Proving It: Connected Infrastructure & AV Research Vital to a National Strategy
When envisioning the coming age of autonomous vehicles, it’s easy to get stuck on picturing AVs themselves. Their sophisticated sensors, flashy dashboards, and roomy cabins have created a lot of well-deserved buzz.
The problem with that is it’s an incomplete vision. While AVs themselves are glamorous, vehicle-to-infrastructure (V2I) technologies are essential to their efficacy. Without V2I tech, the autonomous vehicle dream might not come true.
Steve Caya is head of production at Roadview — a subsidiary of Mandli Communications, which specializes in geospatial mapping of transportation infrastructure. The field work he and others at the company have done over the years has underscored the need for V2I tech, he says.
His take: “just as human drivers require visual and auditory cues to ensure a safe journey, driverless cars will need vast amounts of vehicle-to-infrastructure communications data to understand their world.”
Welcome to the era of V2I, where the technology outside the car is as critical as the technology inside the car.
Defining the coming age this way allows us to stress what needs to be done to prepare the way for autonomous vehicles. And we can put that in simple terms: funding for the AV proving grounds.
President Trump has promised to spend $1 trillion on infrastructure over the next 10 years. That sounds promising. And it sets him up for an easy policy victory: funding for infrastructure that includes V2I is a smart, forward-looking investment. It leads to a new age of productivity and safety in transportation. So it’s an easy chip shot for the President — right?
Unfortunately, it’s not that simple. Even if the President laid out the perfect infrastructure bill, he still would need Congress to vote it into law. And Congress uses separate authorizing legislation for each category of infrastructure. There’s surface transportation, air transportation, water resources, telecommunications, and energy — to name a few. Congressional committees mirror this stratified approach.
The result, not to mince words, is trench warfare. Adie Tomer, a Metropolitan Policy Fellow at the Brookings Institute wrote: “more than half a dozen committees in each chamber [claim] at least some responsibility for infrastructure design and oversight,” with each sector gunning for its planning ambitions, construction methods, and funding streams.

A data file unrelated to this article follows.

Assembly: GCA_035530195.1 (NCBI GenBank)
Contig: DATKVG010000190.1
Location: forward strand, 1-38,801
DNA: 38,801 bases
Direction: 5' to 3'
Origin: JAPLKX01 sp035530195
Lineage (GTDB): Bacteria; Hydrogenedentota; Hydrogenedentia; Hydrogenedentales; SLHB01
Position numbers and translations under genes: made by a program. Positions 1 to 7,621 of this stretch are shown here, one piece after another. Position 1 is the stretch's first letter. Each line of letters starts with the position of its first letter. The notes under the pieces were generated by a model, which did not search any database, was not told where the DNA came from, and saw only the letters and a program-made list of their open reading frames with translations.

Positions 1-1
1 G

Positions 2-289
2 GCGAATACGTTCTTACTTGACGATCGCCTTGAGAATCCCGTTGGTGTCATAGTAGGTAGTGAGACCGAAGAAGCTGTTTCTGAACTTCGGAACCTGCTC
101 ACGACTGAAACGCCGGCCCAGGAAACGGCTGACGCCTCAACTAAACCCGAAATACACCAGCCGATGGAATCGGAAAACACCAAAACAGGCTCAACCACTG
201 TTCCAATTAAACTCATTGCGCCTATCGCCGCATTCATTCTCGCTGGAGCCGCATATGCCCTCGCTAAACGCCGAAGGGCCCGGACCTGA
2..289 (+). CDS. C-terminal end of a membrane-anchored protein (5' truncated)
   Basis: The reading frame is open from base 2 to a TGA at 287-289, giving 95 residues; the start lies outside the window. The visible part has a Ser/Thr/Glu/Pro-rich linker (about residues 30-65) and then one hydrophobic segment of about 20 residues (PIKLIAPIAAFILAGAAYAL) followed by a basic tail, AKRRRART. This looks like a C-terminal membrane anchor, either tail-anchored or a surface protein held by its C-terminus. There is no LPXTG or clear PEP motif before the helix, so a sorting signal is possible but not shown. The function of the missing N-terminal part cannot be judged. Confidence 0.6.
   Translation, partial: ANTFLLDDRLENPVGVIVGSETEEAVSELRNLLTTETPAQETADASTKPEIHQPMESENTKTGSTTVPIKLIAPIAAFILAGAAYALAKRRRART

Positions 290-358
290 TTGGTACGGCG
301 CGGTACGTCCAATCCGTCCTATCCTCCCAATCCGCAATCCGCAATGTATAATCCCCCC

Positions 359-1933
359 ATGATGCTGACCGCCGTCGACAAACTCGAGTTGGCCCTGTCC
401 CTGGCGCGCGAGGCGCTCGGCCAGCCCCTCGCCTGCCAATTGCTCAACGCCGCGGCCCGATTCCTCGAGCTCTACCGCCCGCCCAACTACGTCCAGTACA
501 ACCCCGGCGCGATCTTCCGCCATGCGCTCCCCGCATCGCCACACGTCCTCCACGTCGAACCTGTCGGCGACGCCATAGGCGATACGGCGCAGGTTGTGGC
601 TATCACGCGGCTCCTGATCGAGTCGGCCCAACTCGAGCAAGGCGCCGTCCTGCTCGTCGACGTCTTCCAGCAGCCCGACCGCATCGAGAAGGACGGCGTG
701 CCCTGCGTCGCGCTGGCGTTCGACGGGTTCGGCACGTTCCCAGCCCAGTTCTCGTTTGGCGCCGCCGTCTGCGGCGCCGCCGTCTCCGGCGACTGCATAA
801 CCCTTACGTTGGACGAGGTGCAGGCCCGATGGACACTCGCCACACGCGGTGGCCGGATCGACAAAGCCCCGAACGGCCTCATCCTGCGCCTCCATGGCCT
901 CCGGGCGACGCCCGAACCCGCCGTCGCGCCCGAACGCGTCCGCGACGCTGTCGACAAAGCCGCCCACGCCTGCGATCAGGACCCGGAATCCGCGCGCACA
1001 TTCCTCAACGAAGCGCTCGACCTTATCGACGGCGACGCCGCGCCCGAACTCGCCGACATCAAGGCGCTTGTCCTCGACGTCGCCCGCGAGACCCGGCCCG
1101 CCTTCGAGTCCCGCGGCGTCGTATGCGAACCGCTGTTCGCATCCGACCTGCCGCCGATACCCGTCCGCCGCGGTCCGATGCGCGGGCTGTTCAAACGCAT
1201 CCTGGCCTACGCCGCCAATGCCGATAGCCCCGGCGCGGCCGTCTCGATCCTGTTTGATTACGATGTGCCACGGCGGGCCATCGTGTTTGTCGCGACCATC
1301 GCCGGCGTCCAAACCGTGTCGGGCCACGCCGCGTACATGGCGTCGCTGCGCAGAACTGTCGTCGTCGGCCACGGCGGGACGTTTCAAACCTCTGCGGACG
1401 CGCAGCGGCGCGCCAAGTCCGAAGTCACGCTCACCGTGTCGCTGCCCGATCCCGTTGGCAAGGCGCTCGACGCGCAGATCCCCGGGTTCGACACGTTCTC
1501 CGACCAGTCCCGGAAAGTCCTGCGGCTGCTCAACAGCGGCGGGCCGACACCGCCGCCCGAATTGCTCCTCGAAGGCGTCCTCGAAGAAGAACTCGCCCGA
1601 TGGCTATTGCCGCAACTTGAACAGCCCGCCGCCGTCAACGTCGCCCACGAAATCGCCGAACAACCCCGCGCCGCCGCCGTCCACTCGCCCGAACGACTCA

So it should come as no surprise that the US does not have a single, comprehensive infrastructure strategy — let alone a plan to fund it. Up until now, it’s never existed. “Developing a single ‘infrastructure bill’ would require a Congressional Tower of Babel,” Tomer continued.
That said, in spite of popular belief, sometimes Congress does actually break new ground to get things done. And they made a great first step toward that recently.
On April 7th, Senators Gary Peters (D-MI) and Thom Tillis (R-NC) led a bipartisan group in the U.S. Senate — which included Tammy Baldwin (D-WI) — in calling for increased funding to support the advancement of connected and automated vehicle technologies. This appeal took the form of a letter to the Chair of the Transportation Appropriations Subcommittee, Sen. Susan Collins (R-ME).
The letter asked Congress to appropriate funding for CAV technologies’ development and testing at the various AV proving ground sites across the US. This is timely and appropriate. Before the recent designation of the proving-ground sites by the U.S. Department of Transportation, there were no national testing facilities whatsoever for testing AV tech.
That’s right: none. And while they are in critical need of funding, the AV proving ground sites are ideal locations to carry out the huge amount of necessary testing. After all, the promise of autonomous vehicles, in sum, is a car accurately performing safety-critical driving functions in a defined scenario, such as a driverless-car-only roadway. The proving grounds sites are therefore a huge opportunity: where else could AVs and V2I technology, and the interactions between them, be tested safely in the exact sort of environment for which they’re designed?
The Senators understand the importance of the proving grounds. They wrote: “connected and automated vehicles are going to be developed abroad if we do not take the lead in making sure these technologies are advanced right here in the United States.” Recent investments by Chinese firms in AV start-ups certainly bear this out.
“Identifying and selecting these initial proving grounds was a crucial first step, but the USDOT must now be given the resources to work quickly to ensure that testing and evaluation at these facilities can begin as soon as possible,” the letter continued.
These Senators actually get it — quite refreshing. They understand that V2I and AV technologies go hand-in-hand. They know these proving grounds sites, which generally bring together research institutions and tech companies, are key to building a national strategy around integrating this technology. And they can see that time is of the essence if the US is to lead the way for the AV revolution.
Steve Caya said he’s excited, along with the rest of the company, about the partnership. “There are significant challenges on the road ahead,” he said, “but testing and researching this revolutionary technology is imperative, and we’re glad to be taking part in it.”
After all, this technology could prevent 90 percent of all traffic fatalities. So while Congress dukes it out in the trenches, the real action lies in these proving grounds. We hope Congress is serious about developing a national smart infrastructure strategy to support AV tech. And, with optimism on that front, we applaud the bipartisan group of Senators calling for funding the proving grounds. It’s not a bad start, and we hope the rest of the government is listening.